The American Cancer Society Cancer Action Network (ACS CAN) was thrilled to see the Senate Health Policy Committee pass oral chemotherapy fairness legislation unanimously today.
Debt Ceiling Deal Passes Without Medicaid Work Requirements; Cancer Advocates Urge Congress to Prioritize Cancer Research Funding in FY24 Bill
Statement from American Cancer Society Cancer Action Network (ACS CAN) President Lisa A. Lacasse
WASHINGTON, D.C. – June 1, 2023 – Tonight, the Senate passed a debt ceiling deal (HR 3746) by a 63-36 vote and it now heads to the President for his signature.
The following is a statement from ACS CAN President, Lisa A. Lacasse:
“Families affected by cancer are relieved the final debt ceiling deal protects access to quality, affordable health insurance for millions covered by Medicaid without conditioning eligibility on ineffective work requirements.
“Throughout the negotiation, ACS CAN volunteers made cancer a priority for lawmakers, sending more than 25,000 messages and making thousands of calls to key Senate offices with a clear message to protect access to comprehensive, affordable health coverage in Medicaid and prevent cuts to federal funding for cancer research. ACS CAN also launched an advertising campaign in Washington, D.C. and news outlets in target markets urging lawmakers: ‘don’t negotiate with cancer.’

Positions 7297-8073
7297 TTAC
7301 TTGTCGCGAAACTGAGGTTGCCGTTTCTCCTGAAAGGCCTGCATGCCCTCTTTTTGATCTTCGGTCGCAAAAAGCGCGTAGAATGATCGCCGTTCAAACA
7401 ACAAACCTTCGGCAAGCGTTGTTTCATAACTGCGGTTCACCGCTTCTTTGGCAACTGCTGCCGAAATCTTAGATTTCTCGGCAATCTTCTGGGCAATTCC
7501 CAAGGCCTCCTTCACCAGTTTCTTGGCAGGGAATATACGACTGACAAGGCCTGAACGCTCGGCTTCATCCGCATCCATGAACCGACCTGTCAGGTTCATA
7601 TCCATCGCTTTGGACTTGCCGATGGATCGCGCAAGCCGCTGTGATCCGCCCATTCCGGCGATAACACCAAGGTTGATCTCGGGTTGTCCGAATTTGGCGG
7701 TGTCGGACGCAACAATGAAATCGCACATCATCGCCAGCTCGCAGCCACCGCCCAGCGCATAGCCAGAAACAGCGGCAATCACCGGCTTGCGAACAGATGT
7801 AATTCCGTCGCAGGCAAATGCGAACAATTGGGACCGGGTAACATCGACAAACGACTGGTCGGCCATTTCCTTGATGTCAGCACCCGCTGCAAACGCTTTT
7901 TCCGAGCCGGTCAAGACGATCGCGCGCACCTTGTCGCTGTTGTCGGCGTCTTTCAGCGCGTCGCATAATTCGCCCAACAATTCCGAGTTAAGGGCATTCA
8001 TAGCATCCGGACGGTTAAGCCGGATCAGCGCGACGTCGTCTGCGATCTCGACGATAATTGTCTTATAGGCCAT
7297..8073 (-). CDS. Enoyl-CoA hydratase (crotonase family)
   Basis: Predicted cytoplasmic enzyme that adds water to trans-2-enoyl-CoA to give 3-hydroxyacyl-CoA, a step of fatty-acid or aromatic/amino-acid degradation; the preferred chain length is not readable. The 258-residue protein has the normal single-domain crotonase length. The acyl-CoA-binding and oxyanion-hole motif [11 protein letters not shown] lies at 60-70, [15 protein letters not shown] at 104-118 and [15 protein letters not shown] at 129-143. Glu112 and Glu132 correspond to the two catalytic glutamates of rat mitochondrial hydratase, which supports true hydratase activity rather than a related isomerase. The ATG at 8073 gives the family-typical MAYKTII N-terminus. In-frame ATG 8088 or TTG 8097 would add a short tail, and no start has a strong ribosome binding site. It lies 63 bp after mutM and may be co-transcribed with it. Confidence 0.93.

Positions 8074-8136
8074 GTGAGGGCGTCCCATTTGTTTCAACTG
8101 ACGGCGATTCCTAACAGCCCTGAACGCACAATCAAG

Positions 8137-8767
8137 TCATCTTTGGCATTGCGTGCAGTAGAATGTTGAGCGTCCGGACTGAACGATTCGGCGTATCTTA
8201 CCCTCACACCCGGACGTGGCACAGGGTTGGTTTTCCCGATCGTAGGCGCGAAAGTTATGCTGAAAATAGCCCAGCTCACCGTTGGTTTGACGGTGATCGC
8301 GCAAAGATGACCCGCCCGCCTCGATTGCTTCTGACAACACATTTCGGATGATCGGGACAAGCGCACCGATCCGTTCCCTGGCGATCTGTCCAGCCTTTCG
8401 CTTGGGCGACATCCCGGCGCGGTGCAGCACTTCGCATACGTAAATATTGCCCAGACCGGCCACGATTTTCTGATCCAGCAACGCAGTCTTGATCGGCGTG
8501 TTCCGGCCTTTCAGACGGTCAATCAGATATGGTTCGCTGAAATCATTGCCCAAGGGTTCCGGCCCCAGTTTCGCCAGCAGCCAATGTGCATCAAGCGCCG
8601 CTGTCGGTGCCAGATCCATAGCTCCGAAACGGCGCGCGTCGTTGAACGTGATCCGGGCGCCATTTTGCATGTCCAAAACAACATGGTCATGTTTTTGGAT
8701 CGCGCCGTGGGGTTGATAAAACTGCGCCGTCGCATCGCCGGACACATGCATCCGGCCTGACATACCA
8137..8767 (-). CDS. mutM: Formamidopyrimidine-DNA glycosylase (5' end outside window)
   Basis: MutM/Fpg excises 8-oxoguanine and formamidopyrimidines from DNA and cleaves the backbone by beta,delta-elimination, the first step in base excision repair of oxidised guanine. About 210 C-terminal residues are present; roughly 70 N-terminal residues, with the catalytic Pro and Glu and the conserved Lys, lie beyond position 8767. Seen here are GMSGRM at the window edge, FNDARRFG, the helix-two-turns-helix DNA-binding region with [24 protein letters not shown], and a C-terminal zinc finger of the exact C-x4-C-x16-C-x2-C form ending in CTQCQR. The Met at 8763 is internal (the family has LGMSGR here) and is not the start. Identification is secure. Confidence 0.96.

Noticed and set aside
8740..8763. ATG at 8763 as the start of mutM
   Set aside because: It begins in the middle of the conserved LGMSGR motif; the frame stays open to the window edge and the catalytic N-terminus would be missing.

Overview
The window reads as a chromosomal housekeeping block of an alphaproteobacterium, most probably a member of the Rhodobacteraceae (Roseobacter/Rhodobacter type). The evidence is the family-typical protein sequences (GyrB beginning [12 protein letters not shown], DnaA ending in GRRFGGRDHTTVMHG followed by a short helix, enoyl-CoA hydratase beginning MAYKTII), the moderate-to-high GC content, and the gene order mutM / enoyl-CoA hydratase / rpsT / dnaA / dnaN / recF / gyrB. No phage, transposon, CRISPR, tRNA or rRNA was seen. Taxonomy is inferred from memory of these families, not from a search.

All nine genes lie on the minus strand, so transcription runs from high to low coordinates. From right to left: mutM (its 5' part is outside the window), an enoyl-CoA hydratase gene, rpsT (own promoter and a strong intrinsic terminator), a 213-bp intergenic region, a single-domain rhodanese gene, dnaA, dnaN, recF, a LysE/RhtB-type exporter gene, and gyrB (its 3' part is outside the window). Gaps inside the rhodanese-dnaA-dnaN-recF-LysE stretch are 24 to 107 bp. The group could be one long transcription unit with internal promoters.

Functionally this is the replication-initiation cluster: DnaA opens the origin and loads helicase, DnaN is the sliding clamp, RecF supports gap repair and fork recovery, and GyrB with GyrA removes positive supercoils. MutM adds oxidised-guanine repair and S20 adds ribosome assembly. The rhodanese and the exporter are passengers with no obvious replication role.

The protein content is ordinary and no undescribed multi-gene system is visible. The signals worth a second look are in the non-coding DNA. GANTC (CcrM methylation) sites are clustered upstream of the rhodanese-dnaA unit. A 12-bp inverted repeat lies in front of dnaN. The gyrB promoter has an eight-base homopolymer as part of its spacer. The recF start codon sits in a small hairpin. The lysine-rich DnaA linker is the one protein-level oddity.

“While the final debt ceiling deal averted more troubling provisions, we remain concerned about the implications of discretionary budget caps on sustained funding for cancer research and future progress. Over the last 50 years, sustained and growing funding for cancer research has been critical to fueling progress in research that has led to improved screenings, innovative treatments and bringing us ever closer to cancer cures.
“It is clear lawmakers responded to ACS CAN volunteers’ relentless advocacy to ensure the patient voice was heard. With the passage of this legislation, we renew our call on Congress to prioritize robust cancer research funding including $51 billion at the National Institutes of Health, $9.9 billion at the National Cancer Institute, and $472.4 million for cancer prevention and control programs in the FY24 Labor, Health and Human Services Appropriations Bill.”